And yet. The indescribable reward of taking a bunch of ink on paper from the shelf at Chappell of Bond Street. Tubing it home, setting the score, pencil, coffee and ashtray on the piano and emerging a few days, weeks or months later able to perform something that some mad, genius, lunatic of a composer 300 years ago heard in his head while out of his mind with grief or love or syphilis. A piece of music that will always baffle the greatest minds in the world, that simply cannot be made sense of, that is still living and floating in the ether and will do so for yet more centuries to come. That is extraordinary. And I did that. I do it, to my continual astonishment, all the time.

The government is cutting music programmes in schools and slashing Arts grants as gleefully as a morbidly American kid in Baskin Robbins. So if only to stick it to the man, isn’t it worth fighting back in some small way? So write your damn book. Learn a Chopin prelude, get all Jackson Pollock with the kids, spend a few hours writing a Haiku. Do it because it counts even without the fanfare, the money, the fame and Heat photo-shoots that all our children now think they’re now entitled to because Harry Styles has done it.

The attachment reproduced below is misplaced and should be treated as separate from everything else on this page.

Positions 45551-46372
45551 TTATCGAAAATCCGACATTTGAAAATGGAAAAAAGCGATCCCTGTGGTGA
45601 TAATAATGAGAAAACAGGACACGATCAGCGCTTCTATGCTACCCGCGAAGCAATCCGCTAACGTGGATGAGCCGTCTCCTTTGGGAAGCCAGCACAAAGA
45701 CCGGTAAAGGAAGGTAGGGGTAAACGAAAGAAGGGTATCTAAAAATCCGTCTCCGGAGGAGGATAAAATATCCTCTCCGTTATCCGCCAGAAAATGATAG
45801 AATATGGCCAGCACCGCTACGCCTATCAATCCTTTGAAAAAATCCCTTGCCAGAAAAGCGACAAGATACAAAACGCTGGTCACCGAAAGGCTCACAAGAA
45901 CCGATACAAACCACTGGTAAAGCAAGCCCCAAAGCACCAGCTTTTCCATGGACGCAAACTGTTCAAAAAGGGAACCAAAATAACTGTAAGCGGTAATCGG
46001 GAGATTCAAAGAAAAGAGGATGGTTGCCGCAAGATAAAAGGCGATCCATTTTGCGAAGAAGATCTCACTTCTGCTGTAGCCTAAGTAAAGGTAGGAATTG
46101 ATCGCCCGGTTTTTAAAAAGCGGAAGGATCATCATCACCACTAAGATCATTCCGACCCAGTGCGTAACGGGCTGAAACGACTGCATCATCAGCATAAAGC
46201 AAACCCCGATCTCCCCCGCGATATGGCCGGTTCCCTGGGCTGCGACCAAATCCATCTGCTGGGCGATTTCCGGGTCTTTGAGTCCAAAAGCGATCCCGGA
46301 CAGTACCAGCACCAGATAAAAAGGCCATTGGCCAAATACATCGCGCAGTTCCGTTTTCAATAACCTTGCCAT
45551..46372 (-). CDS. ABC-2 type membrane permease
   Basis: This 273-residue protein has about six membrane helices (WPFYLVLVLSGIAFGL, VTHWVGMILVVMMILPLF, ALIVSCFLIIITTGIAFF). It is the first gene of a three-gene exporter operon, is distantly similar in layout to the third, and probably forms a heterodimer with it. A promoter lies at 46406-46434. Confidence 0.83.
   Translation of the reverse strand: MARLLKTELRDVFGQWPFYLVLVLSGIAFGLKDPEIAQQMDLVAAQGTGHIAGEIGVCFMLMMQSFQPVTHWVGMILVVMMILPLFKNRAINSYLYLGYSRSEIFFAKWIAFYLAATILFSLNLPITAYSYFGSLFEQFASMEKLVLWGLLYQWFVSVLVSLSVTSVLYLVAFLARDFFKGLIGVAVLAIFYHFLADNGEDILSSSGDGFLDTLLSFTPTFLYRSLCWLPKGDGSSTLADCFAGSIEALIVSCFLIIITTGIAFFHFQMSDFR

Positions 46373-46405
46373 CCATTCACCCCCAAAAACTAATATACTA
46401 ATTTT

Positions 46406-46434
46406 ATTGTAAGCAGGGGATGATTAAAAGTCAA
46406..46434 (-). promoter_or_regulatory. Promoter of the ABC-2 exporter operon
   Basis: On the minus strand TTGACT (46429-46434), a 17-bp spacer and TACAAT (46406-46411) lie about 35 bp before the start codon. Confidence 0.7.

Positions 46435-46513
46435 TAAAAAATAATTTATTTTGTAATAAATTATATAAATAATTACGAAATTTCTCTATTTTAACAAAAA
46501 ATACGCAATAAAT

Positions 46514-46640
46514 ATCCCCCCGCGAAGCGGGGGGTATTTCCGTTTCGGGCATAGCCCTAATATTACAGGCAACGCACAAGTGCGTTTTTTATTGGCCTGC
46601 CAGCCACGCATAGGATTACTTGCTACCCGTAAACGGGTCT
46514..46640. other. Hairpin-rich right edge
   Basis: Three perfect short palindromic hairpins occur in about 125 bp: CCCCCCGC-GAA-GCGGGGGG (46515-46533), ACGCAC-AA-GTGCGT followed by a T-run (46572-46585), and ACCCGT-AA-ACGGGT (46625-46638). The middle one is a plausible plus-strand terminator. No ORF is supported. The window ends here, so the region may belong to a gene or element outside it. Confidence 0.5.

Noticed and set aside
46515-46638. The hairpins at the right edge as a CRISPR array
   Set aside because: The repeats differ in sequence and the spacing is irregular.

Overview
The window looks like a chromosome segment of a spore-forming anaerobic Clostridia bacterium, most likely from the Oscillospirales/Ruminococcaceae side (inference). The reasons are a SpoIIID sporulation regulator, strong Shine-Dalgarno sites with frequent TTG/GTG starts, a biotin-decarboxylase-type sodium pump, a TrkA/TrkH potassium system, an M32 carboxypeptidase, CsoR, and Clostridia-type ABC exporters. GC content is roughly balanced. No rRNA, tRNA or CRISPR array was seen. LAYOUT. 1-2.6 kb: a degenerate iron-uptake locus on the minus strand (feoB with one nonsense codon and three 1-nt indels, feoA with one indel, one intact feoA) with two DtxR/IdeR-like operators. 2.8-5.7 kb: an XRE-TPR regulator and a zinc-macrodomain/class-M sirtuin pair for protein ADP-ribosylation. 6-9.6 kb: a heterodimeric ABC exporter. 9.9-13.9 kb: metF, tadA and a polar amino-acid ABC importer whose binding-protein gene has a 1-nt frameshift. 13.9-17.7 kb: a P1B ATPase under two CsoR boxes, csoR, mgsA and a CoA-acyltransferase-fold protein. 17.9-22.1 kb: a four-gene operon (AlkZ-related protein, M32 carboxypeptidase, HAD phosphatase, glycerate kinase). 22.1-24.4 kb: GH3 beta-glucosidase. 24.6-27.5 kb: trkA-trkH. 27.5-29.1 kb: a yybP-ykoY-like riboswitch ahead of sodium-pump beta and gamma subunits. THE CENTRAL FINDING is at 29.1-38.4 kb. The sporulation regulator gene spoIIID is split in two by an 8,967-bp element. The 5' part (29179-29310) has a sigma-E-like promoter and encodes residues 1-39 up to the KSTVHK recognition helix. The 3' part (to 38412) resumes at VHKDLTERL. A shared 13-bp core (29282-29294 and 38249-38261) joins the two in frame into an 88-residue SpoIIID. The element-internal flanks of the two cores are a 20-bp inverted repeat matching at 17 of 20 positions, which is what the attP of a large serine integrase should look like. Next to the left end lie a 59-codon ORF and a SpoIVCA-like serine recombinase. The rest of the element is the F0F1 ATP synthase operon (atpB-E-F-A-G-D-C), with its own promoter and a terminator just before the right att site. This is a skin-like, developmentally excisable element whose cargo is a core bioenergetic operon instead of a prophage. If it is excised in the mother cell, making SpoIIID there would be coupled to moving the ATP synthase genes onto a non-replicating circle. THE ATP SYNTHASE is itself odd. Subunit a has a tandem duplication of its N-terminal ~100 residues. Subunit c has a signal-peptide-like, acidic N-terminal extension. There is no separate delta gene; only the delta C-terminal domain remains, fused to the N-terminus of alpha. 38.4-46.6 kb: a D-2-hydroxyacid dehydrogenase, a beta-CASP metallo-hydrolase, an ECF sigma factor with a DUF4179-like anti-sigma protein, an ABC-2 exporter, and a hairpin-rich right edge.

Charles Bukowski, hero of angsty teenagers the world over, instructs us to “find what you love and let it kill you“. Suicide by creativity is something perhaps to aspire to in an age where more people know Katie Price better than the Emperor concerto.